Photo courtesy of VIFF 2012
DIR: Rox Hsu | Dragons & Tigers | Taiwan | 2012 | 114 mins | Mandarin
Wed, Oct 10th 11:30 am | Empire Granville 5
I didn't quite know what to expect entering the screening of Together, but in the end I found myself pleasantly surprised. Together is lively and humorous, but perhaps even more so, heart-felt and thoughtful.
The film is the directional debut of Taiwanese director Rox Hsu—and an impressive one at that. Having worked under both Chang Tso-Chi and Edward Yang, two of Taiwan's leading filmmakers, it is no surprise that Hsu's first film is as memorable as it is. He brings together a big talented cast including Lee Lieh, veteran producer and actress, Kenny Bee, Hong-Kong singer-songwriter and actor, as well as Sonia Sui, well-known fashion model and actress, among many others.
The story takes place in a small neighborhood in Taiwan and revolves around the love lives of its inhabitants. Through the eyes of teenage student Yang Zhi-Hao (Huang Shao-yang), we observe the falling in and out of the relationships around him. Whether it is breaking up or getting together, Xiao Yang seems to witness it all. His mother (Lee Lieh) owns a small fruit juice stand beside the overly-friendly well-intentioned cosplay costume shop owner (Ma Chih-hsiang). Xiao Yang's father Ah Bin (Kenny Bee) runs a small printing shop a business beside Lily (Sonia Sui) and her fiancée Kitamura. In the midst of his parents' obviously deteriorating marriage, his sister's unfortunate break-up and the ups and downs of his classmates' relationships, the only person who is not in a relationship is Yang Zhi-Hao himself. Although I was satisfied and content with how each of their stories resolved, I was never quite happy that our main character had no love interest!
The challenge, as always, with such a big cast, is to showcase each character's individuality while trying not to undermine the central storyline. Hsu overcomes this hurdle brilliantly: his characters' lives grow easily into and out of each other's, and I was never confused or bewildered by any of their choices or decisions. Hsu draws out believable characters like Xiao Yang's mother. Although she is bitter and angry through most of the film at her husband and kids, I could still understand the frustration this woman felt and the reasons behind it. As the film progressed, I grew attached to not just one of the couples but to the whole cast of characters. Hsu has a real talent of making his characters come to life on screen. With such a talented group of actors and actresses, perhaps this shouldn't be so surprising.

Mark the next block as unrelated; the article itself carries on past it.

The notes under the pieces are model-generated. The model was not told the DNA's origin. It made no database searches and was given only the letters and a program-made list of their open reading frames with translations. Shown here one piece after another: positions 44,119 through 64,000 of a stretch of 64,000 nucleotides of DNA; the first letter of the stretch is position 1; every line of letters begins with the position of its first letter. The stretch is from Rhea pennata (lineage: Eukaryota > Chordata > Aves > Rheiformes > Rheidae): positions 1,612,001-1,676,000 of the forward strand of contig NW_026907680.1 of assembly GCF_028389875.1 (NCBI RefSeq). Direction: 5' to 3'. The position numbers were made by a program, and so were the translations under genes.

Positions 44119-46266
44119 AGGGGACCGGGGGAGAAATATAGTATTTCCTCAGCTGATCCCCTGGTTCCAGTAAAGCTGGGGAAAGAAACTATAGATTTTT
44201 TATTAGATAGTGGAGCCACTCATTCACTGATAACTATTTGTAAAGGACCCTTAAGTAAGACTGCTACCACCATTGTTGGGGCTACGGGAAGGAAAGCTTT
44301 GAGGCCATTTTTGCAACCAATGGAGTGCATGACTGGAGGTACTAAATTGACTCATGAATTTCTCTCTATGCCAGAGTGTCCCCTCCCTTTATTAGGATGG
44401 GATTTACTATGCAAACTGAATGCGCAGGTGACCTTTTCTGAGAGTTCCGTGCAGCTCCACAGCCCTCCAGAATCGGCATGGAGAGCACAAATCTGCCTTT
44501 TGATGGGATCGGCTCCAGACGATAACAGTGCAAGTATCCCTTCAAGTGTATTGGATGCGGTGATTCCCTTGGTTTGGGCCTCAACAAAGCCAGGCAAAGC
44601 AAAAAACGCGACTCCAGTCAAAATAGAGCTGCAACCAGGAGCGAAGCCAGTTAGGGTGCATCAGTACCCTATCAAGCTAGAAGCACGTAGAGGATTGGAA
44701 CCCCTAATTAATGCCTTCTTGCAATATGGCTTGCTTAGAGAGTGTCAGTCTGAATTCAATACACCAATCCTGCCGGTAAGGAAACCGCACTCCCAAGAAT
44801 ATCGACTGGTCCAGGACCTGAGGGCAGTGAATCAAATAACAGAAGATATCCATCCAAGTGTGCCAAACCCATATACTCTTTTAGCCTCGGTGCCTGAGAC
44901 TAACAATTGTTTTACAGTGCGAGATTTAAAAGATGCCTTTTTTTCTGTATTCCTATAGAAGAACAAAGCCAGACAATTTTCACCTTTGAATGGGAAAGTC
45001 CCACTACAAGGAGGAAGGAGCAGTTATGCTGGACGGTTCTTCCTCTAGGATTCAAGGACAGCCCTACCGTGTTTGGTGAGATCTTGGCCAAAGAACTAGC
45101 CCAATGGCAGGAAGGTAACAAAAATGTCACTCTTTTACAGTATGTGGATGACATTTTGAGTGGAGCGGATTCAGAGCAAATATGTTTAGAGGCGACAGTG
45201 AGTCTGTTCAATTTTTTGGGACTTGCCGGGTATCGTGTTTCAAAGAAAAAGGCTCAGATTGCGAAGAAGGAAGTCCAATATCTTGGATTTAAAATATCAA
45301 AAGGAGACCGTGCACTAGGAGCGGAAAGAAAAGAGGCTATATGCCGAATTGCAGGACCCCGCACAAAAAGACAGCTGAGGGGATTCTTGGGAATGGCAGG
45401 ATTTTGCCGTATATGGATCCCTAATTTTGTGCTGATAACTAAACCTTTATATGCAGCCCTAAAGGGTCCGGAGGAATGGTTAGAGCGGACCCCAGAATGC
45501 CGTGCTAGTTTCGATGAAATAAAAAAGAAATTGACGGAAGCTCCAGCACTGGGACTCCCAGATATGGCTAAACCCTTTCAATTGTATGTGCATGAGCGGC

One of the most interesting things this film has to offer is the running theme of love letters and songs. In Taiwan, particularly in the school environment, confession letters are common. In Together, the love letters are sweet and sappy, perhaps excessively so, but they are also humorous and comical. The film's Mandarin title, Tian Mi Mi, means sweet and loving, and it makes sense that each character is tied to another via this kind of thread.
The filming of Together is also done exceptionally well. Hsu captures Taiwan's quiet neighborhood feel: he presents the hardships of those who work all day and night at their stalls and the busy lives of students running around with utter ease. Taiwan is painted with abundant motorcycles and scooters on the street and sporadic rainy-sunny weather. The film is not at all showy in presenting Taiwan, yet you get a sense that Hsu really appreciates Taiwan and that this place is his home.
Rox Hsu's beautifully unique voice comes through in Together. His narrative style mixed with comical humor brings the film to life. At times the theatre would roar up in wholehearted laughter at some funny joke or ridiculous scene. His film doesn't just work to bring his characters' lives together but also seems to bring his audience closer together too.
Annie is studying English at UBC and enjoys reading, writing, blogging and watching movies in her spare time. You can follow her musings on Twitter @missanniechung.